Safety First On Every Ferry Flight

Every flight has it’s ups and downs… but sometimes things go wrong and the downs come early. This ferry flight was the simple mission to move a Cessna 182 from Oklahoma to it’s new Ohio owner, Brian. On the way, we made the exciting discovery of a suction issue driven by an o-ring that was due for replacement. Read more to see why we made the decision to turn around and put the plane down for a night of maintenance rather than push for an on time delivery; leading each flight with safety is the ultimate key to success with any ferry flight!


Day 1

Looking at a simple ferry flight with less than 5 hours of flying, this trip was quoted as a single day job with morning commercial travel arriving before noon and an evening arrival for the delivery. This aircraft was sold by Scott Jones Aircraft Sales and happened to be the airplane Scott Jones (pictured below) used for personal and client travel. The 1979 Cessna 182Q was in incredible shape and it was obvious the plane had been well taken care of. Pair this with flawless logbooks and we were ready to get underway!

After clearing up some final items from the pre-buy inspection, my co-pilot Landon (a friend interested in learning more about ferry flying) and I set off for our first fuel stop to KHSD. While enroute, we noticed an increasing fuel imbalance where the left tank was being depleted faster than normal and the right tank was filling up. This encouraged some further investigation and we discovered that the airplane was discharging fuel from the right tank!

After recording the fuel issue and taking notes from the engine settings, we explained to ATC our intentions to return to our starting point KPWA and changed tank settings from “Both” to “Right” hoping that we could use the remaining fuel in the right tank while conserving remaining fuel in the left tank by cutting off the cross tie. With lost confidence in the remaining fuel on board, we diverted to from KPWA to KCQB (an airport within gliding distance) to review our fuel quantities.

Once in the pattern at KCQB, we switched to the left tank, kept a high and tight approach then slipped down to the runway for an uneventful touchdown and taxi to the fuel ramp. Further inspection revealed that the right fuel tank was completely full and the left tank only had 7 gallons remaining.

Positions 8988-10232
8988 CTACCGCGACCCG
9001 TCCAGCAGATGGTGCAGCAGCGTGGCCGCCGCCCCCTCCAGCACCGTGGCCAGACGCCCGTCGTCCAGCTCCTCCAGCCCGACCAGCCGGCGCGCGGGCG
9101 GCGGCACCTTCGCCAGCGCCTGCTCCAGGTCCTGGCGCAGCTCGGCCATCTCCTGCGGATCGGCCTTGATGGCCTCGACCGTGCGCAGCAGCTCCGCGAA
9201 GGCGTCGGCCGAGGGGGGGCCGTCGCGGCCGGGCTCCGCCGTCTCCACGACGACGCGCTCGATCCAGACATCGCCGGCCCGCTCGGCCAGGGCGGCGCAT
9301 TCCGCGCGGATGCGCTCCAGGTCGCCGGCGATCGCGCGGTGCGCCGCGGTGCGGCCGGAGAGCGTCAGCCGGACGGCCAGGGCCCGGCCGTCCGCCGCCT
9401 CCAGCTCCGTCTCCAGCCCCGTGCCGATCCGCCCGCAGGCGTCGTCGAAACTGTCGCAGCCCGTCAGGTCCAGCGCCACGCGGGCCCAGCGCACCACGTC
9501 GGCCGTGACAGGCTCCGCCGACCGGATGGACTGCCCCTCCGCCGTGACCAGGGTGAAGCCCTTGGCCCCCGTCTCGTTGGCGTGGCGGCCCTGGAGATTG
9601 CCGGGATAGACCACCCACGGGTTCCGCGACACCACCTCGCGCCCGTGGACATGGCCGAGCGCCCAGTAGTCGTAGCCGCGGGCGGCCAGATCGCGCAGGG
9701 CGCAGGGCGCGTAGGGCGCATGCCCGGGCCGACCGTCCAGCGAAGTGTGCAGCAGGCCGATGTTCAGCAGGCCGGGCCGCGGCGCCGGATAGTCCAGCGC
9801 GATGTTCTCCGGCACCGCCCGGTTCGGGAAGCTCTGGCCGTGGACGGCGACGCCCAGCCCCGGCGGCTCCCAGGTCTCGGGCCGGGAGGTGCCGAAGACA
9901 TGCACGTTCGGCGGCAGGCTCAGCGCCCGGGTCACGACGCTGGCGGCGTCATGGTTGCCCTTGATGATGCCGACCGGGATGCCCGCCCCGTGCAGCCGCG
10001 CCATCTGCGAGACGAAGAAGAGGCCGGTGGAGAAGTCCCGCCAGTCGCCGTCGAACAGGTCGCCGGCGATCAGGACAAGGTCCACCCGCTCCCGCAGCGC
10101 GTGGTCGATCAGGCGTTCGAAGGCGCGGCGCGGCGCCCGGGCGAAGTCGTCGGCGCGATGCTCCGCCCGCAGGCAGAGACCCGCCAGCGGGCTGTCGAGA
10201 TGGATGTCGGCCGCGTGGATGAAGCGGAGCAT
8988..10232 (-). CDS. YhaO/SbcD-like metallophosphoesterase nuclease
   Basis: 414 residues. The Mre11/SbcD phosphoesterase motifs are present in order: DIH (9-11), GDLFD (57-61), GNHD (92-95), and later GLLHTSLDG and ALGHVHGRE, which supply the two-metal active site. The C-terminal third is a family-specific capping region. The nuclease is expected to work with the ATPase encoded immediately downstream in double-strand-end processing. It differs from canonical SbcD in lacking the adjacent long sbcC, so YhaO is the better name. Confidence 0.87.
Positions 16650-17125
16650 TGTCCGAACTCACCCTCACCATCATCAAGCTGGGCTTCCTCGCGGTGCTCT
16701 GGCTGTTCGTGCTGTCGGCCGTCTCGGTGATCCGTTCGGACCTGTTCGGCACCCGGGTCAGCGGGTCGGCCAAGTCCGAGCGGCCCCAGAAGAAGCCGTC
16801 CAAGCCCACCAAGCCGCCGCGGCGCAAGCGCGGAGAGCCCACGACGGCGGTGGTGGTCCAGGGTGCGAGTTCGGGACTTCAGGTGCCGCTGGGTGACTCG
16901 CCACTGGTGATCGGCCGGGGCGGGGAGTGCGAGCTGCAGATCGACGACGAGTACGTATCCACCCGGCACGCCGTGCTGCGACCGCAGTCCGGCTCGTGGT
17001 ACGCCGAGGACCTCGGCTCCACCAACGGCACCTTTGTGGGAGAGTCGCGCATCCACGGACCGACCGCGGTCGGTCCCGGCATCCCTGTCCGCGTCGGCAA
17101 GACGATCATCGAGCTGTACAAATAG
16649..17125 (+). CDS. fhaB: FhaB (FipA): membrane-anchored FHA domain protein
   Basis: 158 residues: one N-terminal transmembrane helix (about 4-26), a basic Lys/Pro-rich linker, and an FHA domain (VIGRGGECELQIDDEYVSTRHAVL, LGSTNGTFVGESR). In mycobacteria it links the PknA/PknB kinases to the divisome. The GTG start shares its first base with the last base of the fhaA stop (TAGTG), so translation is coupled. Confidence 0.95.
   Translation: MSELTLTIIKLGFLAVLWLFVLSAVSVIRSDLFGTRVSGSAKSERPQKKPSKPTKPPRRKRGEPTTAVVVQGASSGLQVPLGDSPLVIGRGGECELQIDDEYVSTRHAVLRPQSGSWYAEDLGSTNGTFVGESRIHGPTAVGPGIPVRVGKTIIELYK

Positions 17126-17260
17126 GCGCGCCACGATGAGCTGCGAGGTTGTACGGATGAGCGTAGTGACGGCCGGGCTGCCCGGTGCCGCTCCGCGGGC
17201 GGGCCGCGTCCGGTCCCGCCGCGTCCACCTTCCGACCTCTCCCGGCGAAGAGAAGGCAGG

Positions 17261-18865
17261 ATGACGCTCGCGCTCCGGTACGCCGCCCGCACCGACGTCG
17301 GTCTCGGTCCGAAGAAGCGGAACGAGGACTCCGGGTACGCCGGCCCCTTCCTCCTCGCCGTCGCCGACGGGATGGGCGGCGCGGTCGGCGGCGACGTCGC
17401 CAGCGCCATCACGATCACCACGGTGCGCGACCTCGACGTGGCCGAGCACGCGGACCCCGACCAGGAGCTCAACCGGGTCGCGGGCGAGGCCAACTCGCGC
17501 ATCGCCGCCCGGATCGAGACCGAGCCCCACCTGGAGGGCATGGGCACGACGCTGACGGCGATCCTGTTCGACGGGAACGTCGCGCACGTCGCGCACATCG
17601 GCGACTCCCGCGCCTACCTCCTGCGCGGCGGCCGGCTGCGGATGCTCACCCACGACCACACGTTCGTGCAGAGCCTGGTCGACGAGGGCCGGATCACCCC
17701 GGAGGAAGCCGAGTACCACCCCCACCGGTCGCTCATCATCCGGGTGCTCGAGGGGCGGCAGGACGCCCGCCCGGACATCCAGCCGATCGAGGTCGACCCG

After talking with the brokers and new owner, the decision was make to take the airplane back to KPWA. I topped off the left tank and completed this sub-30 minute flight home on the left tank with no fuel leaking issues. After tucking the airplane in for the night, we got ahold of the mechanic who completed the pre-buy inspection to take a look at things in the morning and bunked up in Oklahoma City for the night.

Day 2

The next morning, I took the listing broker, Scott, flying to replicate the issue and discuss my thoughts on the way to the pre-buy airport, KHSD. While enroute, flying with the fuel selector on “Both” ultimately lead to the same outcome where left fuel was being pulled into the right tank and then pulled overboard. Switching to the right fuel tank – confirmed to be the fullest tank after the previous nights findings – we completed the flight into KHSD. After some discussion with the pre-buy mechanic, we verified the fuel vents and the fuel cap vents were clear in addition to replacing the weathered o-rings on the fuel caps.

After topping off the airplane once again, Landon and I departed KHSD for the first leg on our delivery mission. With conservative fuel management techniques and no apparent issues from cross feeding on the tanks we continued onto our first fuel stop in KMDH.

We made a quick stop at KMDH before filing the next flight plan into I69, confirming our non-ADS-B approval with ATC and talking with the new owner about our progress. With full tanks and no issues holding us back, we set off for Sportys!

The final leg of this trip didn’t offer the same tailwinds as the first. However, we were blessed with clear skies, smooth air and a great airplane to finish out the trip. Perhaps we made it too easy on ATC but two handoffs were never given on the journey. Looking ahead and anticipating our next frequencies made this a non-event.

After some night flying to cap off the journey, we tucked in the airplane to it’s new home at I69 and helped Brian (a pre-solo flight student), his CFI and family take a look around the airplane. The excitement and joy around receiving his new airplane is what makes these long days worth it. Brian, good luck finishing out your training and avionics upgrades, this will be an awesome aircraft for you and the family!

Aircraft: 1979 Cessna 182Q

Trip Total Time: 8.8


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